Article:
When Dudley Clendinen had to look death in the face, he decided to start a public conversation about it. The supportive response, he says, has been "phenomenal."
"I've had so many I've stopped counting," the Tampa native says, "more than 350 notes, messages, phone calls, Facebook messages. And that doesn't count the hundreds of letters that are piling up on my dining room table."
Given Clendinen's gracious Southern upbringing, that worries him. "It's such a great generosity for someone I don't know, or someone I do know, to write something personal, especially to write it in longhand, on paper, in the old-fashioned graceful way, and to lick a stamp and put it in the mail. At this point, I probably cannot write them all back by hand, so I'm not sure what to do about it."
What evoked all those responses was "The Good Short Life," a column by Clendinen originally published in the New York Times, which appears today in Perspective. It's a frank, fearless, witty and heartbreaking essay about how he is living with amyotrophic lateral sclerosis, also known as Lou Gehrig's disease — and about how he plans to die.
When Clendinen speaks by phone from his home in Baltimore, the disease's toll is evident in his voice, once a beautiful instrument, a mellow Southern-softened baritone with a raconteur's range. Now he slurs and hems, pausing between words to gather energy.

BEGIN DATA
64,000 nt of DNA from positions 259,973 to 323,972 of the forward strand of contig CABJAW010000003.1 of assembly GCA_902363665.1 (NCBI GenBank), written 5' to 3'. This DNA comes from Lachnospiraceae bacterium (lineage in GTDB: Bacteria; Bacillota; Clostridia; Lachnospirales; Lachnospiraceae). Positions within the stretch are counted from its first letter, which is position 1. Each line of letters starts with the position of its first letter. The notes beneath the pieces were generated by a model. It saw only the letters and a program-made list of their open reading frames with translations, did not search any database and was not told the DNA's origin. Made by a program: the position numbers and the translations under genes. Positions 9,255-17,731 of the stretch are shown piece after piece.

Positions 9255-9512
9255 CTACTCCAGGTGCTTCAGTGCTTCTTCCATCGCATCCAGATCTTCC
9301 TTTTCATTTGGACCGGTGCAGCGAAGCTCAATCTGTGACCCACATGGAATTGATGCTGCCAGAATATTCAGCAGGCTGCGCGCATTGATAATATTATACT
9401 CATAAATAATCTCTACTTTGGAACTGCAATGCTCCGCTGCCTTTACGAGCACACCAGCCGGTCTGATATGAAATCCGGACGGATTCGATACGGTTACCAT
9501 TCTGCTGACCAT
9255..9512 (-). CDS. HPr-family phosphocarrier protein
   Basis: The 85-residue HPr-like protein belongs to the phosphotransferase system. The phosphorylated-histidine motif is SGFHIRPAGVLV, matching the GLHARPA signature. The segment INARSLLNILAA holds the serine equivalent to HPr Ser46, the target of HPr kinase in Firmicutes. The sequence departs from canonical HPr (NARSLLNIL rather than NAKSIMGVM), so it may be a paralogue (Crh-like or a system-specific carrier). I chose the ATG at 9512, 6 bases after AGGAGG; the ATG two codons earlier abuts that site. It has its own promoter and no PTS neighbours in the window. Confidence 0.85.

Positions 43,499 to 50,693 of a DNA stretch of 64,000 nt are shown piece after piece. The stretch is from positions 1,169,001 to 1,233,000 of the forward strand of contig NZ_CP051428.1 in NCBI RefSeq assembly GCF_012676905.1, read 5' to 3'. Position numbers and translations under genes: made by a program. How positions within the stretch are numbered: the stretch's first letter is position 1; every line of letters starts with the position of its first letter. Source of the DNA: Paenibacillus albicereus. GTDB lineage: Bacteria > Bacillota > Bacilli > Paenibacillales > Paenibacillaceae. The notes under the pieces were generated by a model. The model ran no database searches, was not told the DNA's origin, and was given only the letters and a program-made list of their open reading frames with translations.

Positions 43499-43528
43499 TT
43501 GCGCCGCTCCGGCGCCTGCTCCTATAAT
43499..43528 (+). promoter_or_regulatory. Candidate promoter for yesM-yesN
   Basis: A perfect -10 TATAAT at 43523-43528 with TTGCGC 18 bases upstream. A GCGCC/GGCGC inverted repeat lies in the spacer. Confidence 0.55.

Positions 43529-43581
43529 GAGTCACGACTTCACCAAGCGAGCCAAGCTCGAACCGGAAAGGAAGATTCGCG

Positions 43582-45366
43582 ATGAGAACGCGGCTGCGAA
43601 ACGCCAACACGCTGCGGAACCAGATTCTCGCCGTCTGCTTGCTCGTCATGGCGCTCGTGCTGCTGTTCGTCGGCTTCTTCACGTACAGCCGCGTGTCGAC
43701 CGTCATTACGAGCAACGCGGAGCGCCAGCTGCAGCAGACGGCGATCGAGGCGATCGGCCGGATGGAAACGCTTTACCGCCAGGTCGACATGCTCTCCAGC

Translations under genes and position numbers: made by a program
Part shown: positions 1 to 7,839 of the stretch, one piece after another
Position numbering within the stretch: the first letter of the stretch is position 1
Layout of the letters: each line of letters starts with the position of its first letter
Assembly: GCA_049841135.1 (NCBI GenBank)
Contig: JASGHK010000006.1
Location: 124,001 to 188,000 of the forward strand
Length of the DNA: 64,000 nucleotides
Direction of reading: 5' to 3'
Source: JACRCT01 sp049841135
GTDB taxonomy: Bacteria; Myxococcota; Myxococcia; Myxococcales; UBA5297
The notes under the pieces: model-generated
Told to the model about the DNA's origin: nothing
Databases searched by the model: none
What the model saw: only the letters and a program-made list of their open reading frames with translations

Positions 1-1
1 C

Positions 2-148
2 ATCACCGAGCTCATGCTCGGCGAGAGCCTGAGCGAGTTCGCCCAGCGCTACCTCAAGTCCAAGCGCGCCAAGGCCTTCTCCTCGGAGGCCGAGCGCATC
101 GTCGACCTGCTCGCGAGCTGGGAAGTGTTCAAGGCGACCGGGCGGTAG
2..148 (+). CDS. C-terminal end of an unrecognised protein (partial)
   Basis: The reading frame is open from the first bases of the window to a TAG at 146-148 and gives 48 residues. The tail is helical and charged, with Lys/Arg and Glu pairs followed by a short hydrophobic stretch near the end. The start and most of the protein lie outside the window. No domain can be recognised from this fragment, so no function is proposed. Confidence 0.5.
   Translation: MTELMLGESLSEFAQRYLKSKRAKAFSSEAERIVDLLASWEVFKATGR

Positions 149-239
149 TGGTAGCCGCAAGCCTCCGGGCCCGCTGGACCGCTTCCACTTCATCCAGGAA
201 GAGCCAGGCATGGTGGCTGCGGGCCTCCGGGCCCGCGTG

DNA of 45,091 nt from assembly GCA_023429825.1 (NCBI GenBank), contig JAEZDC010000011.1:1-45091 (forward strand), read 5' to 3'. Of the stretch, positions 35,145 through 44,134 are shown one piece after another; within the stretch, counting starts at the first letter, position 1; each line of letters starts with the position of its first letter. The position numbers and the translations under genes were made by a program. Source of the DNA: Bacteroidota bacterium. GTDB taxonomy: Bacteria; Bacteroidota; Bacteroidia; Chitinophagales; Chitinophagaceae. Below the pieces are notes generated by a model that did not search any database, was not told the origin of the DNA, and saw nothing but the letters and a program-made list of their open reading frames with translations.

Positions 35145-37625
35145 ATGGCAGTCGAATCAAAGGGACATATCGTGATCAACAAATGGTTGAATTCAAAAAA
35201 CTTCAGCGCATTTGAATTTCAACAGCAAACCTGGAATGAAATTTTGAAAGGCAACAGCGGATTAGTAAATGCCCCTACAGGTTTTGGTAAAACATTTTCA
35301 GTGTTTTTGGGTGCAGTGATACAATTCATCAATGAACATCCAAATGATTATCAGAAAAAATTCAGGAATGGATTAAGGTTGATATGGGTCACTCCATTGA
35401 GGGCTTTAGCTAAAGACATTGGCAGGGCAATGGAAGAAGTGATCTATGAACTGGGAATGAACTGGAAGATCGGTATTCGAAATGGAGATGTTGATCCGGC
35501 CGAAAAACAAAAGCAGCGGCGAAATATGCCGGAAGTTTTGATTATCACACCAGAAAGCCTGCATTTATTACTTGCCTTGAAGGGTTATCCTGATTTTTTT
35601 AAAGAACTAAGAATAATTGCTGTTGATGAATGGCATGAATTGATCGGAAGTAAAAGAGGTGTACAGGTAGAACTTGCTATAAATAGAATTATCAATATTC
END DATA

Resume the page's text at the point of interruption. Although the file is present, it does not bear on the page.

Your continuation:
The essay, he says, has brought him closer to many people he already knew, including a wide circle of friends in the Tampa Bay area, some of whom he visited recently. "I have some very amazing friends, very loving. It's brought us all closer together."
Clendinen was born into Tampa society, and into storytelling. His father, James, was the longtime editorial page editor of the Tampa Tribune, and his mother, Bobbie, edited the newspaper's food, society and women's pages. He followed in their footsteps as a reporter and editor for the St. Petersburg Times, New York Times, Atlanta Journal-Constitution and other publications.
His first book, Out for Good: The Struggle to Build a Gay Rights Movement in America, co-written with Adam Nagourney, was published in 1999. The second, A Place Called Canterbury: Tales From the New Old Age, in 2008, was an insightful, surprisingly funny and deeply poignant account of life in the retirement center on Bayshore Boulevard where his mother lived for the last 13 years of her life, including the several years she spent unresponsive after a stroke.
"For 15 years I was around people who were dying, or existing," Clendinen says. "It was a real education to be at close range. It taught me things you don't know until you've had this experience, made me realize how the system works."
That experience was a factor in his decision to choose when to die. Citing such examples as the Terri Schiavo case and the actions of Jack Kevorkian, he says, "I think we've had a lot of instruction on this.
"I suspect the country as a whole is more thoughtful. They're more likely to see the need for people to make their own choices in these situations."